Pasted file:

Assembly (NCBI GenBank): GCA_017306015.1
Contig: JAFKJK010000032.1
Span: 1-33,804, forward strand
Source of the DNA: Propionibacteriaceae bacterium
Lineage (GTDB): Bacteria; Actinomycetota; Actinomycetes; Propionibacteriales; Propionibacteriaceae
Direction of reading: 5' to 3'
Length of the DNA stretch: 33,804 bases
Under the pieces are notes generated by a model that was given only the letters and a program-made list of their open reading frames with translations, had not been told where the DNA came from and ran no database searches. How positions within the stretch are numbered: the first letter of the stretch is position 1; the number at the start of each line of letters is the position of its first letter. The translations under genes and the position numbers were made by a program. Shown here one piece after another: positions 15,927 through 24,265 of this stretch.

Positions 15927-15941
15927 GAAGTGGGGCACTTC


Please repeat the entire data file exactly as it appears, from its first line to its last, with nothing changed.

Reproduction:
Assembly (NCBI GenBank): GCA_017306015.1
Contig: JAFKJK010000032.1
Span: 1-33,804, forward strand
Source of the DNA: Propionibacteriaceae bacterium
Lineage (GTDB): Bacteria; Actinomycetota; Actinomycetes; Propionibacteriales; Propionibacteriaceae
Direction of reading: 5' to 3'
Length of the DNA stretch: 33,804 bases
Under the pieces are notes generated by a model that was given only the letters and a program-made list of their open reading frames with translations, had not been told where the DNA came from and ran no database searches. How positions within the stretch are numbered: the first letter of the stretch is position 1; the number at the start of each line of letters is the position of its first letter. The translations under genes and the position numbers were made by a program. Shown here one piece after another: positions 15,927 through 24,265 of this stretch.

Positions 15927-15941
15927 GAAGTGGGGCACTTC